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CALENDAR 9/15. Friday Night Windsurfing Series: 9/2, 9/16, 9/30. Info, SANTA CRUZ YC — Wet Wednesdays through 11/2. Greg Haws, (831) 425-0690 or SAUSALITO YC — Tuesday Night Summer Sunset Series: 9/6, 9/20. Dave Borton, (415) 302-7084 or race@sausalito SEQUOIA YC — Wednesday nights through 10/12. Steve Holmstrom, (650) 610-9501 or SHORELINE LAKE AQUATIC CENTER — Capri 14.2 racing every Thursday night during Daylight Saving Time. Info, (650) 965-7474. Laser racing (BYOB) every Wednesday night, May-October. Roger Herbst, or (408) 249-5053. TAHOE WINDJAMMERS YC — Wednesday nights through 9/21. Jerry, (530) 318-5210 or TIBURON YC — Friday nights through 9/9. Ian Matthew, or (415) 883-6339. VALLEJO YC — Wednesday nights through 9/28. Gordon Smith, (530) 622-8761 or Please send your calendar items by the 10th of the month to If you're totally old-school, mail them to Latitude 38 (Attn: Calendar), 15 Locust Avenue, Mill Valley, CA, 94941 or fax them to us at (415) 383-5816. But please, no phone-ins! Calendar listings are for marine-related events that either are free or don't cost much to attend. The Calendar is not meant to support commercial enterprises.

September Weekend Tides date/day 9/03Sat 9/04Sun 9/05Mon 9/10Sat 9/11Sun 9/17Sat 9/18Sun 9/24Sat 9/25Sun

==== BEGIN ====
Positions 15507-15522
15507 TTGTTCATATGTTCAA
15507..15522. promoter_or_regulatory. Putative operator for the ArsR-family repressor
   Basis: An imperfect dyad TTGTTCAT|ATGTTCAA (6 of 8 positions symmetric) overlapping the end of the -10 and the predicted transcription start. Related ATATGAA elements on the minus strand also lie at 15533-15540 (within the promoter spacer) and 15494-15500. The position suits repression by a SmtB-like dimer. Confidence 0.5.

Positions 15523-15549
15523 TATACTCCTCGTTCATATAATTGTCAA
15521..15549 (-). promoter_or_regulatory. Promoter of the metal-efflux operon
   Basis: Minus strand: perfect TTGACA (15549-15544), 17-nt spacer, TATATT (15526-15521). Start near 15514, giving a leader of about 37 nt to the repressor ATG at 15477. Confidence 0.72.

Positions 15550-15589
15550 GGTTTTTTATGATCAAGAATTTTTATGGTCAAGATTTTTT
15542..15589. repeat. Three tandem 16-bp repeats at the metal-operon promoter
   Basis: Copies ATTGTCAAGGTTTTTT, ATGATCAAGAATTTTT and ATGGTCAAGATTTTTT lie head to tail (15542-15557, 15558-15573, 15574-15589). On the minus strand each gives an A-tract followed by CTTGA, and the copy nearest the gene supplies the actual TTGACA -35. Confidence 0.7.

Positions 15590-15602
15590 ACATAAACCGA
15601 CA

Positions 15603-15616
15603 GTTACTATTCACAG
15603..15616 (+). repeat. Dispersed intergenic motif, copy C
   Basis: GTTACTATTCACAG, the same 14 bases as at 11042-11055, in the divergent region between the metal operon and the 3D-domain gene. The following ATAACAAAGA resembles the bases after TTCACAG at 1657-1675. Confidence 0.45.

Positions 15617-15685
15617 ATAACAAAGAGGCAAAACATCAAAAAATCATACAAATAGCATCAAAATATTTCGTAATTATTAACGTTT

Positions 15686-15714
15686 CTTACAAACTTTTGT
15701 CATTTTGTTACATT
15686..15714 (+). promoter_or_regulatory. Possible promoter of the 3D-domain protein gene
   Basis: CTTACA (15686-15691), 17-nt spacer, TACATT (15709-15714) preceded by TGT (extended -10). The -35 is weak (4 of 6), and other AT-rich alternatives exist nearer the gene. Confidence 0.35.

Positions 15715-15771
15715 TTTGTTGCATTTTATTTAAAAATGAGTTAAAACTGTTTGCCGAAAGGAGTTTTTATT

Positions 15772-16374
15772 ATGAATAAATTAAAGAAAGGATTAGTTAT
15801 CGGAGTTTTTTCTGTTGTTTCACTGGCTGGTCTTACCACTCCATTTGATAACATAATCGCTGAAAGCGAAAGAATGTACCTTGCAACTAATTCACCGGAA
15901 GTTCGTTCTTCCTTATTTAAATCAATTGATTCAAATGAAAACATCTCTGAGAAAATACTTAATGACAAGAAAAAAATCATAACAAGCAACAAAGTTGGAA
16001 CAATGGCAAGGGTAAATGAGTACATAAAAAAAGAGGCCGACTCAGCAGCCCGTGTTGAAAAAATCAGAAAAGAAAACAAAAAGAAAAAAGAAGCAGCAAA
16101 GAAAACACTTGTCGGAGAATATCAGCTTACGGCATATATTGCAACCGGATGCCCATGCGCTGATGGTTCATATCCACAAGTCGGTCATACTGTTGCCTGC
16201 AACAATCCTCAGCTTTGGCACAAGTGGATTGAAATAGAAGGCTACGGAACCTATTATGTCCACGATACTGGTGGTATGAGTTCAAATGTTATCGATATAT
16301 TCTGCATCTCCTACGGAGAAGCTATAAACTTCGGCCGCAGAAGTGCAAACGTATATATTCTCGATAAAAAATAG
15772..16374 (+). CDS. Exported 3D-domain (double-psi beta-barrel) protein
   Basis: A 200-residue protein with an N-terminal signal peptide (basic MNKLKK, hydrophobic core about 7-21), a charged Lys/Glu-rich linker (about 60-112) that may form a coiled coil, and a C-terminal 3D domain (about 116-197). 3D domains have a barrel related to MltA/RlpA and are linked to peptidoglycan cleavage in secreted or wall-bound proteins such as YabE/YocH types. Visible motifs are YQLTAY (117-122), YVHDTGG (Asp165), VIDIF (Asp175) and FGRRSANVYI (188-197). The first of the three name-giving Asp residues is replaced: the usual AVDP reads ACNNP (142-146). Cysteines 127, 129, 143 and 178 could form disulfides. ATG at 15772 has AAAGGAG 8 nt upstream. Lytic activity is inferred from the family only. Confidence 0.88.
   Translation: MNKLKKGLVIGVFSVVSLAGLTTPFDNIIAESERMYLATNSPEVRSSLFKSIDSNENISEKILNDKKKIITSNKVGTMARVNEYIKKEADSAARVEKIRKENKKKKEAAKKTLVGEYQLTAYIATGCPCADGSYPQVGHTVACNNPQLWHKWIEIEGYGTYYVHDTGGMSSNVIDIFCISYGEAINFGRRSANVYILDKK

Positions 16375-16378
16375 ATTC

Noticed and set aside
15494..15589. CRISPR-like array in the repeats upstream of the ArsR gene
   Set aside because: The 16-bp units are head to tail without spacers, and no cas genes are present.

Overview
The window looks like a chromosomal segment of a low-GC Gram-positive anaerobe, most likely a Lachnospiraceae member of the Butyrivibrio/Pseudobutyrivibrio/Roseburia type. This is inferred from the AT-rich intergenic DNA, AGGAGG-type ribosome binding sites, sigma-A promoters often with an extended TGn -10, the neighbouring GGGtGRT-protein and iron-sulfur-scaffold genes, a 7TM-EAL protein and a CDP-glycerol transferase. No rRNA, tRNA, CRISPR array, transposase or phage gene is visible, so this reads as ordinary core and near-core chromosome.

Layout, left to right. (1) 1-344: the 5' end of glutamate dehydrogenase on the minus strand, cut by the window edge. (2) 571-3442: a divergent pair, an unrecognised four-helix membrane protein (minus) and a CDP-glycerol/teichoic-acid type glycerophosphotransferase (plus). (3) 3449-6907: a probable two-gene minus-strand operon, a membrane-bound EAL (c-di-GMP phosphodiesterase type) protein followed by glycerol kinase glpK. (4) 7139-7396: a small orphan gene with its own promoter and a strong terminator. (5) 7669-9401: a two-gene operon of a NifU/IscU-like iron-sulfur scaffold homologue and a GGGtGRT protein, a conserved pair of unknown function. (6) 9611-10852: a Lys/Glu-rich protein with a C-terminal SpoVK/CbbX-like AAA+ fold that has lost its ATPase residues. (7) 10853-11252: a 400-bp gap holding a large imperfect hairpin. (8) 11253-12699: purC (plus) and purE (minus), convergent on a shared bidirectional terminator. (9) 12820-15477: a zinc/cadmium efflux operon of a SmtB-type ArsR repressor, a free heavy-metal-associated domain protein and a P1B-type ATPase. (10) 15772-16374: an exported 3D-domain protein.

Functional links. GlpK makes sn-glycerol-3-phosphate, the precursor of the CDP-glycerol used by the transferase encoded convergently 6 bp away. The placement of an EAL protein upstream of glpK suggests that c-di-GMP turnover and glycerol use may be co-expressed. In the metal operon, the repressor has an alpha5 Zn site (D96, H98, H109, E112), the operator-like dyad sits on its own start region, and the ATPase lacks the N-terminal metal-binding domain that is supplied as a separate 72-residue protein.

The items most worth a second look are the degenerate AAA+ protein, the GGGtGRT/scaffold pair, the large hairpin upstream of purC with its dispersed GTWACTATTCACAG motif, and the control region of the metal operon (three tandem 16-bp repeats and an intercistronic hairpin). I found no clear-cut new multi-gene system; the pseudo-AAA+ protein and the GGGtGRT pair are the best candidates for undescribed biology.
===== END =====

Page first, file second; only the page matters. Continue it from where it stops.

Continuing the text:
time/ht. HIGH 0450/4.5 0617/4.3 LOW 0023/0.2 0450/0.3 0523/0.5 HIGH 0340/4.2 0445/4.0 LOW 0322/0.2 0404/0.2

time/ht. LOW 0943/2.3 1052/2.8 HIGH 0744/4.4 1140/5.4 1208/5.4 LOW 0832/2.7 0915/3.0 HIGH 1019/5.2 1051/5.6

time/ht. HIGH 1617/6.3 1718/6.2 LOW 1213/3.0 1704/1.7 1742/1.5 HIGH 1453/5.5 1536/5.4 LOW 1540/1.8 1626/1.1

time/ht. LOW 2308/0.2 HIGH 1826/6.0 2315/5.8 2357/5.6 LOW 2135/0.9 2232/0.9 HIGH 2150/5.9 2246/5.9

September Weekend Currents Scan the code with your Smartphone to shop our rigging products online. Get the free mobile app at

date/day 9/03Sat 9/04Sun 9/05Mon 9/10Sat 9/11Sun

slack 0015 1202 0123 1307 0235 1425 0016 1311 0104 1344

9/17Sat 9/18Sun

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Latitude 38

• September, 2011

1052 0002 1129

9/24Sat 1155 2345 9/25Sun 1233

max 0310/3.4F 1502/2.7F 0421/3.1F 1603/2.3F 0543/2.9F 1716/2.0F 0331/4.0E 1603/3.0E 0407/3.9E 1630/3.3E 0206/2.7F 1358/2.1F 0256/2.4F 1443/1.8F 0151/4.1E 1427/3.1E

slack 0634 1757 0746 1858 0859 2007 0711 1920 0749 2000 0529 1644 0624 1725 0544 1757

max 0850/2.5E 2115/4.5E 0951/1.9E 2217/4.2E 1102/1.5E 2327/3.9E 1017/3.6F 2217/3.1F 1049/3.5F 2255/3.2F 0751/2.2E 2009/3.7E 0838/1.8E 2059/3.5E 0844/3.4F 2048/3.1F

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Latitude 38

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Latitude 38

• September, 2011